Have you ever desired a position of importance thinking that it would be as simple as asking for it? Two of Jesus' disciples thought they could just ask to sit on His left and right side when His Kingdom came. What they did not know was those seats were not Jesus' to give and even if they were there was a price that came with them. That price is suffering; suffering with Jesus and for Jesus. How much are you willing to bear for the KIng of Kings?
Moses, as a prophet of the LORD, spoke to Israel of the blessings God would bestow upon them for following Him and obeying His word, commands, and law as they entered into and lived in the land promised to Abraham. If Israel did not follow and obey, then the LORD would curse not only the land, but the people.
We then turn to the disciple John to learn how Jesus taught Israel about these promises made through Moses. We also look at how those lessons apply to us today in our day to day material life and spiritual life.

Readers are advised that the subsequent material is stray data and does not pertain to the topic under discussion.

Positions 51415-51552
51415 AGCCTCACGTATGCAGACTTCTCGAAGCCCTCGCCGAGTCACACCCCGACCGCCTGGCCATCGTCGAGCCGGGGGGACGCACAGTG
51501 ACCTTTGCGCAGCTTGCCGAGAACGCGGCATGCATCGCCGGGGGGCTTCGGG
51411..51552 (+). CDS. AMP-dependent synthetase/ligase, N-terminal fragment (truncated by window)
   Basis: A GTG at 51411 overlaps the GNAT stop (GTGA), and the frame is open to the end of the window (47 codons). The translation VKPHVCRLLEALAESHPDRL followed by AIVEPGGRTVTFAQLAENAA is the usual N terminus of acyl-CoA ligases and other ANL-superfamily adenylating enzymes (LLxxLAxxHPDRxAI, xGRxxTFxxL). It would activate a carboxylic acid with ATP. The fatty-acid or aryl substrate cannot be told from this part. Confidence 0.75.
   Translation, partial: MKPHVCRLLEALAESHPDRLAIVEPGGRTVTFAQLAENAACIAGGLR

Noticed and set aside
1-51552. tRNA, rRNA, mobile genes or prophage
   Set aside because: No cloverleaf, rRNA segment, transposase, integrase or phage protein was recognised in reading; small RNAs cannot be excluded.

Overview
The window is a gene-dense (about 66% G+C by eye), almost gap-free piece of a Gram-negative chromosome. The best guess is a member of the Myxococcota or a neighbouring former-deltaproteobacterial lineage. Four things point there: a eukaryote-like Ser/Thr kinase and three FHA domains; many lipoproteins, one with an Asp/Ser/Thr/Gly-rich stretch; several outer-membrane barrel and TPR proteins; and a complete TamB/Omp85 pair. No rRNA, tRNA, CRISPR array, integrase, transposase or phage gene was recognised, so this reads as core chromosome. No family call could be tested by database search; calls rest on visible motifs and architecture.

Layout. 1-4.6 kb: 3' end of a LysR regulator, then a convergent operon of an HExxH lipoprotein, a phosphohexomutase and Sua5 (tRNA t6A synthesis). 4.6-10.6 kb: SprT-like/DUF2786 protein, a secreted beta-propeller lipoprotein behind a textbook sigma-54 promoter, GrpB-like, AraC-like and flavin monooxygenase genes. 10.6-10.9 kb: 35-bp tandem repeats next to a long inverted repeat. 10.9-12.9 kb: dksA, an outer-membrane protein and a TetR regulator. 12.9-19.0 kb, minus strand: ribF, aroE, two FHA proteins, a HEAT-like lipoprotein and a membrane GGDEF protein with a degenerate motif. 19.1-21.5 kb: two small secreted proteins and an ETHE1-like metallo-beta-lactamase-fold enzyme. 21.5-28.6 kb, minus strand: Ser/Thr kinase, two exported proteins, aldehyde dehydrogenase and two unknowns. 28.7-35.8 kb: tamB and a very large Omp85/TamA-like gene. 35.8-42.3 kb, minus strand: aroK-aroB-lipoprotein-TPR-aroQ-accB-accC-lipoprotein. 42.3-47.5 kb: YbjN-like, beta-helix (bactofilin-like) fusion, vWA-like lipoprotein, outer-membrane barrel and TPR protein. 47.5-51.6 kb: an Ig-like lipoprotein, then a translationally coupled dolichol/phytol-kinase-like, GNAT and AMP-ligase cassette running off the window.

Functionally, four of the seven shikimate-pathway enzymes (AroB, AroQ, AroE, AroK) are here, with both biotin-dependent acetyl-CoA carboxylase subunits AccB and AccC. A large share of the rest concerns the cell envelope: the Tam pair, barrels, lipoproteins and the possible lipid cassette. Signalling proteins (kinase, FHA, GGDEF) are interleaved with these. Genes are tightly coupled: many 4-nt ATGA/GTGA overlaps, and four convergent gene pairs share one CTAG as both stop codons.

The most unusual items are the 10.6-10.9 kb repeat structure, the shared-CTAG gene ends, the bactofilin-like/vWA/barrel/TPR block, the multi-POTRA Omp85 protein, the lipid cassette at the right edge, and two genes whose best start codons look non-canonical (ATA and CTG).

Ever needed some parental assistance or advice? Parents not available or nearby? Who do you turn to? Have you considered turning to the church? Yes, the Church. Not just your local congregation but the Church Universal; as Christians we have a huge family that is standing by ready to help whenever he or she can. Using Galatians 4 as a textual basis, this week we look at how the Church can function as our mother. Give a listen. Be Blessed.
Have you ever had a wonderful, delicious, satisfying meal and found yourself hungry, starving almost, within a couple of hours? Well similar things happened in Jesus' time. He fed a huge crowd with a couple of loaves of bread and a few fish. The crowds ate their fill and Jesus' closest disciples gathered the leftovers. The next day, Jesus had to explain to the crowd that He was the bread of life and what he had to offer would last forever unlike the manna of their ancestors. Talk about an unruly, ungrateful crowd.